It's a small world after all

//It's a small world after all

It's a small world after all

My favorite ride at Disneyland is “Its A Small World” which features a cute song and thousands of puppets that portray the peoples of the world. I’m delighted that my nieces and nephew liked it so much they wanted to go on it a second time. Fortunately, there was no line and we even stayed in the same waterboat.

As we entered the ride and heard the music playing, I could hear a woman in the row behind me take out her cell phone and call someone. That’s right. In the middle of the ride, she calls someone. Then she hands to phone to each family member on the ride so they could talk to grandma or whoever was the mystery caller.

I couldn’t believe that she felt it was more important to call someone than to experience the ride — and to interrupt her family’s experience of the ride to talk to someone.

Couldn’t she wait until the ride was over? For pete’s sake, the lines at Disney are long enough that you could call everyone in your phone book while killing time on a ride! But no, she had to call DURING the ride.

Wait a second, folks, I’m not ranting here. Well, I am, but I really have a point to make and it is probably the most important point I’ll make all year. I’m that serious.

Because of what she did and when she did it, I finally realized that we are undergoing a sea change in communications.

For her, it was MORE important to SHARE the experience with someone who was not there than to enjoy the experience as presented by the provider, Disney. She could have called grandma before the ride or after the ride, but no, she felt it was important for grandma to hear the music and maybe even see a photo if her cell phone was equipped with a camera (aren’t they all?) AND to have her children talk to grandma during the experience.

For her, this phone call ENHANCED the experience! (Forget my displeasure in overhearing the conversation. I think we can all agree that cell phone users don’t care what happens to people around them who can listen in on their private calls).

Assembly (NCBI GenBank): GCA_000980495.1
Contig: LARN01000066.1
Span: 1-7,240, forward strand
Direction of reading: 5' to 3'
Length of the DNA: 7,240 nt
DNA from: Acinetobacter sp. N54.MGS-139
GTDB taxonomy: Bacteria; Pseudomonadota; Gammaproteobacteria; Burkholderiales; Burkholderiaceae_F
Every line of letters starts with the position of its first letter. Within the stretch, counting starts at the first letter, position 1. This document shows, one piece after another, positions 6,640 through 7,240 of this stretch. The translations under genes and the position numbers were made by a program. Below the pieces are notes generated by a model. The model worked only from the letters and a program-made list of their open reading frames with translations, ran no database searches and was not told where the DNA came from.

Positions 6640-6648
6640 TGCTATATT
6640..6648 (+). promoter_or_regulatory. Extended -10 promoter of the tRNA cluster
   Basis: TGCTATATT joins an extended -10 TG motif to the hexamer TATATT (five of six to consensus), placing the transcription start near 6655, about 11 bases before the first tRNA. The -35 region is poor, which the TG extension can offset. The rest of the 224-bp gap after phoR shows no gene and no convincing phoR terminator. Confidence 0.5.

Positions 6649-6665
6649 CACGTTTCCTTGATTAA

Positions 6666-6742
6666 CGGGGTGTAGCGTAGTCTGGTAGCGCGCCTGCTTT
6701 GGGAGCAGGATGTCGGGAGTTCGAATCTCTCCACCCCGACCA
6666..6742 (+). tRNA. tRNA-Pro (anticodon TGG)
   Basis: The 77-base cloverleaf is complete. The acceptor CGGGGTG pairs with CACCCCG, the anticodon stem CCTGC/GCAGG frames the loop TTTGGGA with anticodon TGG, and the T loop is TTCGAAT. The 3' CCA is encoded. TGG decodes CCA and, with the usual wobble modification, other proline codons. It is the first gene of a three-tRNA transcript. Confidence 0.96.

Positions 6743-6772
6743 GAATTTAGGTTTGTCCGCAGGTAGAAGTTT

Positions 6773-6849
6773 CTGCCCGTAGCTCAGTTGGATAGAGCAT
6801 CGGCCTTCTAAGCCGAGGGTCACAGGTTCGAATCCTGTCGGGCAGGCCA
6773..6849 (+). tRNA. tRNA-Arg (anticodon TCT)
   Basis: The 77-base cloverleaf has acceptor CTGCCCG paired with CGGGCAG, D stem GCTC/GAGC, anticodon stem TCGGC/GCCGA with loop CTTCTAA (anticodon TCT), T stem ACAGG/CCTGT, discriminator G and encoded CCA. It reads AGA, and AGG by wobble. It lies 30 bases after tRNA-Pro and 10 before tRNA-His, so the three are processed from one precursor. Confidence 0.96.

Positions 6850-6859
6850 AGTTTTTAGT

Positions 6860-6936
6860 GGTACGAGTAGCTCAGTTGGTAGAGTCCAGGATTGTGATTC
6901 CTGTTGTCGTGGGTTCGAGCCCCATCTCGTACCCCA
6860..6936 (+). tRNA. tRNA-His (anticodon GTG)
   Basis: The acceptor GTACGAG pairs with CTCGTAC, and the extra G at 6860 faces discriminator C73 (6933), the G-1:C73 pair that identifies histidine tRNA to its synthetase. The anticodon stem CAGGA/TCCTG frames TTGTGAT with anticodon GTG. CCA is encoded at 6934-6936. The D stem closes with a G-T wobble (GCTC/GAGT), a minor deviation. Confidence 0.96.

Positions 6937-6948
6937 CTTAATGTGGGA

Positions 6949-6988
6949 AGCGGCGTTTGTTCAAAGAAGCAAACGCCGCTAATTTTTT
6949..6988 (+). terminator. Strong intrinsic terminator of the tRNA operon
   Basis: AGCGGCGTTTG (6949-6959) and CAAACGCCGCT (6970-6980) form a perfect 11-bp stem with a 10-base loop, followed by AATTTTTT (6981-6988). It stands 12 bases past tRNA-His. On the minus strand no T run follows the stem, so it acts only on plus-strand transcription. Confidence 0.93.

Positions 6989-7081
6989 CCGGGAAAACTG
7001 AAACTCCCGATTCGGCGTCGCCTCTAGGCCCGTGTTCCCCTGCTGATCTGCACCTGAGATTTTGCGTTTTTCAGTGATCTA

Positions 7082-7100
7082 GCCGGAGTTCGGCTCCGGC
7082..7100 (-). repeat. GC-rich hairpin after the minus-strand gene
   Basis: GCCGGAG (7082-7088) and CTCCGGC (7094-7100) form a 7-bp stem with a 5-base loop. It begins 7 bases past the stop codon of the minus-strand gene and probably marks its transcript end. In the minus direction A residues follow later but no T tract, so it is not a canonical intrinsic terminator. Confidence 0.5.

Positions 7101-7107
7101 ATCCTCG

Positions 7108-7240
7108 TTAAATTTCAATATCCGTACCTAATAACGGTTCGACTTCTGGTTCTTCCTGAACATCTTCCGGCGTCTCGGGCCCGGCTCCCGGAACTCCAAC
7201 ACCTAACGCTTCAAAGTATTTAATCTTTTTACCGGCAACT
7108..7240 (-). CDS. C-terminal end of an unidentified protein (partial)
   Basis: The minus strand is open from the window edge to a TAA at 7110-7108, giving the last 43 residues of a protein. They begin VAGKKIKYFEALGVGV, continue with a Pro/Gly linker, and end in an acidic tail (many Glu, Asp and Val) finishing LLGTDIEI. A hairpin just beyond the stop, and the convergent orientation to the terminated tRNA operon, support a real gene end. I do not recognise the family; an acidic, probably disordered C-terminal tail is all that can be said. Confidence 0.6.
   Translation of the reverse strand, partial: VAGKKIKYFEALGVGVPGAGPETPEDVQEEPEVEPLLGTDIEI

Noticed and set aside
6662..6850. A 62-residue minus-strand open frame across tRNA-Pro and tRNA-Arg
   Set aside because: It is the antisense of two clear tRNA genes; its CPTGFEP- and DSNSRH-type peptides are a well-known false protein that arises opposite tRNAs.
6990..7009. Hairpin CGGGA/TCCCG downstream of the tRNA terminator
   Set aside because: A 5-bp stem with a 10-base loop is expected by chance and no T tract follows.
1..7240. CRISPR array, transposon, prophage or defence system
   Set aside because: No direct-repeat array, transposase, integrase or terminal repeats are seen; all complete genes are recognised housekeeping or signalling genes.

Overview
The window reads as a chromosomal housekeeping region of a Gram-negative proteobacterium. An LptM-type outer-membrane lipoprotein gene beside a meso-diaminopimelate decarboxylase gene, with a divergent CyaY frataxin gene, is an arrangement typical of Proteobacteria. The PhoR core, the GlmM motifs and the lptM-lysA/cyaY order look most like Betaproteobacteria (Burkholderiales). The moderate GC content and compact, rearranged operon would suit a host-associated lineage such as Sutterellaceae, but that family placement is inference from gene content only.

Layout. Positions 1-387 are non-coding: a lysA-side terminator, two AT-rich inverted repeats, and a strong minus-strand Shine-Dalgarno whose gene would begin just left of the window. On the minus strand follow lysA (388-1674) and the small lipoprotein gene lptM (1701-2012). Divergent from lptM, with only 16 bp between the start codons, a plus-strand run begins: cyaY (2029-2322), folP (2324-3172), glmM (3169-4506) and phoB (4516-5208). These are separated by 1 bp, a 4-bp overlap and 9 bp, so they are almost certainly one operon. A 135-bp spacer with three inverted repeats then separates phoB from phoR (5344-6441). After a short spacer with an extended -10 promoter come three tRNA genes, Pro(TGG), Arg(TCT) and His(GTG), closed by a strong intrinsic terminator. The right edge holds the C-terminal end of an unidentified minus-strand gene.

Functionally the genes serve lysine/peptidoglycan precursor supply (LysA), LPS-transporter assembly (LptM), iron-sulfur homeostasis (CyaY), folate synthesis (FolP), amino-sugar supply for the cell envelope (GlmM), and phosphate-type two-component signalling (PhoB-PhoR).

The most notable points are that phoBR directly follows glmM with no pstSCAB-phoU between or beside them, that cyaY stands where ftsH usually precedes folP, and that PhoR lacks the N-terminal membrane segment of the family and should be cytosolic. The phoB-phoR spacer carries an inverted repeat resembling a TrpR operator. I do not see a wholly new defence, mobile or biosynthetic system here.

I’m not sure what to make of her, frankly. But I do see her as the point person for a new trend that is changing human interaction (I told you this would be heavy).

The signs were all around me and I failed to see them for what they really were:

I’ve seen people like her at baseball games who will call their friends at home to tell them they are at the game.

I’ve seen people like her at baseball games who will call their friends who are AT the game and stand up and wave to them — with their backs to the field so they can’t even see the game!

I’ve been a maniac in thinking these people were rude rubes who have no life.

But I made the mistake of lumping the people who drive their car and talk on the cell phone along with the people in the waiting rooms who talk at the top of their lungs with the people who are at an event and make a phone call.

Now I realize that I’ve missed the landmark a hundred times over.

These people are creating their own experience with their friends and families by using their cell phones.